The Utopian Law School and the Fate of the University


Event Dates: 17 – 21 June 2013 Various Venues
Birkbeck Main Building
Birkbeck, University of London
Malet Street
London WC1E 7HX

The Birkbeck School of Law presents:

Law on Trial 2013: Legal Utopias: The Future of Law and Legal Education

Against a background of profound changes in higher education policy, and in the year in which the Legal Education and Training Review (LETR) will report its findings to its sponsoring regulators in May 2013, the School of Law at Birkbeck places legal education on trial in this week of free lectures and workshops.

With roundtable discussions featuring distinguished legal academics, novelists, journalists and political activists, who explore the influence of legal education and legal educators on the wider cultural and social landscape, this is a trial not to be missed!

Take part as we debate the future of the School of Law, positioned in a climate where both publicly funded and privately sourced legal education providers battle with high fees and an ever expanding competitive market. Have your say over access to legal education as our panels explore whether legal academics should confront challenges of widening participation by developing a culture of pro bono – offering legal education freely outside their universities/colleges.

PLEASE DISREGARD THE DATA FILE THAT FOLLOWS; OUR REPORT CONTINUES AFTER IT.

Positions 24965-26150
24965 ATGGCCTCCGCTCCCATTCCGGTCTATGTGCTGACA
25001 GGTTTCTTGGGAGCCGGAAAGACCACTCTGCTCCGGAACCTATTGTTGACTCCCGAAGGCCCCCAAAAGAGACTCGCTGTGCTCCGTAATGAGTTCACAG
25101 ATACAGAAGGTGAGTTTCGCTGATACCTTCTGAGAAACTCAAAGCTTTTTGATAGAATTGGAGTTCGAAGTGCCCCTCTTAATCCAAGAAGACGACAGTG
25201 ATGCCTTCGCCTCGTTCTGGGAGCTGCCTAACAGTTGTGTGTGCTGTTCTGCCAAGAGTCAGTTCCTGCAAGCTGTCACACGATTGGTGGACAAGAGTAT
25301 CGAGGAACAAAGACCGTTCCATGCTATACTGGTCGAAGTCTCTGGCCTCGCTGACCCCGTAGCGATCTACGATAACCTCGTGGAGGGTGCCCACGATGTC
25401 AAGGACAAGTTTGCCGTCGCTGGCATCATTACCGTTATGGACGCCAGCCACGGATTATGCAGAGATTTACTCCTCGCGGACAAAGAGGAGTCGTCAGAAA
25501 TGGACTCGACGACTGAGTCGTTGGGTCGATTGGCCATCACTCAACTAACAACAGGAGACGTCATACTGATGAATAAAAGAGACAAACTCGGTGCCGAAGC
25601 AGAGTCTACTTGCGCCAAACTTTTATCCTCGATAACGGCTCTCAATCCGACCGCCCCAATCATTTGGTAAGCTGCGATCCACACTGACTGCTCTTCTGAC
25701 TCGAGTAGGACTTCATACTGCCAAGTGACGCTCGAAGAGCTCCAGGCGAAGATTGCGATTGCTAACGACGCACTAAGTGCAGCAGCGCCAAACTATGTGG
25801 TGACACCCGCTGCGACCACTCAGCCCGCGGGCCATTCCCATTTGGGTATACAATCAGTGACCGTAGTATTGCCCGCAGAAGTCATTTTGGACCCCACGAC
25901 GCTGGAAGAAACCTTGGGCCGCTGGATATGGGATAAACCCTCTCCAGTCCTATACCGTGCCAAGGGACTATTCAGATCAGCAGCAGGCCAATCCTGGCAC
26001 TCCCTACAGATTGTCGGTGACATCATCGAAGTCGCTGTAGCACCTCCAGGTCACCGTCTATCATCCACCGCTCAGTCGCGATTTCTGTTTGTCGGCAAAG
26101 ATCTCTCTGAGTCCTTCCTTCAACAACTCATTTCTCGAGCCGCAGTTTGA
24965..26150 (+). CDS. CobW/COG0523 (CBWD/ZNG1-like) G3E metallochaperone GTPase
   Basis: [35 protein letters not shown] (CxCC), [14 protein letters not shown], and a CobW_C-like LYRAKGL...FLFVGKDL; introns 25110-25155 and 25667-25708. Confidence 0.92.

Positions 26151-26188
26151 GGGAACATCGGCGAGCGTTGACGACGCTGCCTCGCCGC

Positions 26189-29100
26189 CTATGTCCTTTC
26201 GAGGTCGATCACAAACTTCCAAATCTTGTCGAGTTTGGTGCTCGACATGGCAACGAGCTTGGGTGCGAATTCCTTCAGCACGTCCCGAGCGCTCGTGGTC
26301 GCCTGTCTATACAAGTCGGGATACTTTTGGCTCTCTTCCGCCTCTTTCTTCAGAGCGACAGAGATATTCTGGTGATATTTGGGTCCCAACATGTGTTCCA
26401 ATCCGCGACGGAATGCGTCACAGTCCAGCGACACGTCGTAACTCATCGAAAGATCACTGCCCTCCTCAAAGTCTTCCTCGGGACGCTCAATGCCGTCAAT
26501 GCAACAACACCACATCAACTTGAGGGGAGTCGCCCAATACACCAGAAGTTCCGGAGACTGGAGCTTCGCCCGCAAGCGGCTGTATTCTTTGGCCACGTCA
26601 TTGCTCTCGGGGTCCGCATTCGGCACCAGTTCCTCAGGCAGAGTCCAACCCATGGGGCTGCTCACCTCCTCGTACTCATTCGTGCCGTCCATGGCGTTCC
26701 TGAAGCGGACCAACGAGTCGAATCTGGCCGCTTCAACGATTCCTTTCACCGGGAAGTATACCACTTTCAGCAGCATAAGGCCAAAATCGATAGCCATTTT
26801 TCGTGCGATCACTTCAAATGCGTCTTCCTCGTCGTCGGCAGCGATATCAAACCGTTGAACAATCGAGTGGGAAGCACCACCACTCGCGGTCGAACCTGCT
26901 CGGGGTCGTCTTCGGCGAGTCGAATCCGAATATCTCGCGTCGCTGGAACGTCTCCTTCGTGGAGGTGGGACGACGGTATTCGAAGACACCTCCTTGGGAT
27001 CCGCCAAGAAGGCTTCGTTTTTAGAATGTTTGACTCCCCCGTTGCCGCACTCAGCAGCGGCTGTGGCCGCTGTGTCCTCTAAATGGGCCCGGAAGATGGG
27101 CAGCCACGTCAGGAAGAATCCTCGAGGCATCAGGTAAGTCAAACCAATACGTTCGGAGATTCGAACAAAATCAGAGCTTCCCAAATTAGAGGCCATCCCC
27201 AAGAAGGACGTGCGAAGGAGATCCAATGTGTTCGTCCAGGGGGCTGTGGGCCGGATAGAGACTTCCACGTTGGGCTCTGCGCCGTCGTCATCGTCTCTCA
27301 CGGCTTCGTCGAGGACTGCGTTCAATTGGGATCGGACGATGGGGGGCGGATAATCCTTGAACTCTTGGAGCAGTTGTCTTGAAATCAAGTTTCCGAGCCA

Monday 17 June 2013

The Utopian Law School and the Fate of the University

Chair: Professor Adam Gearey (Birkbeck)

Is there an alternative to debt and privatised education? Does a law school do any more than produce skilled operatives to grease the wheels of capital? This first panel of 2013’s Law on Trial intends to ask some critical questions about the perilous state of British Universities and the possibility of imagining alternatives. To what extent can a Law School address the wider community and its legal needs? Is a university simply a business turning a profit from its human capital? How can thinking about law be made part of an education in politics or ‘critical’ humanities? Equally important is the history of thinking differently about education- from the Anti-University of London, to the student protests of the 1960s and the Occupied spaces of present day. If the task of the utopian or critical law school is more than its own survival – how can these traditions of hope and dissent make any sense to us now?

Speakers for this session include:

Dr. Maia Pal, Department of International Relations, University of Sussex

Professor Jane Holder, Faculty of Laws, UCL

Professor Thomas Docherty, Professor of English and of Comparative Literature, University of Warwick


Dr Maia Pal’s images:

<<back to the Law on Trial 2013 page>>

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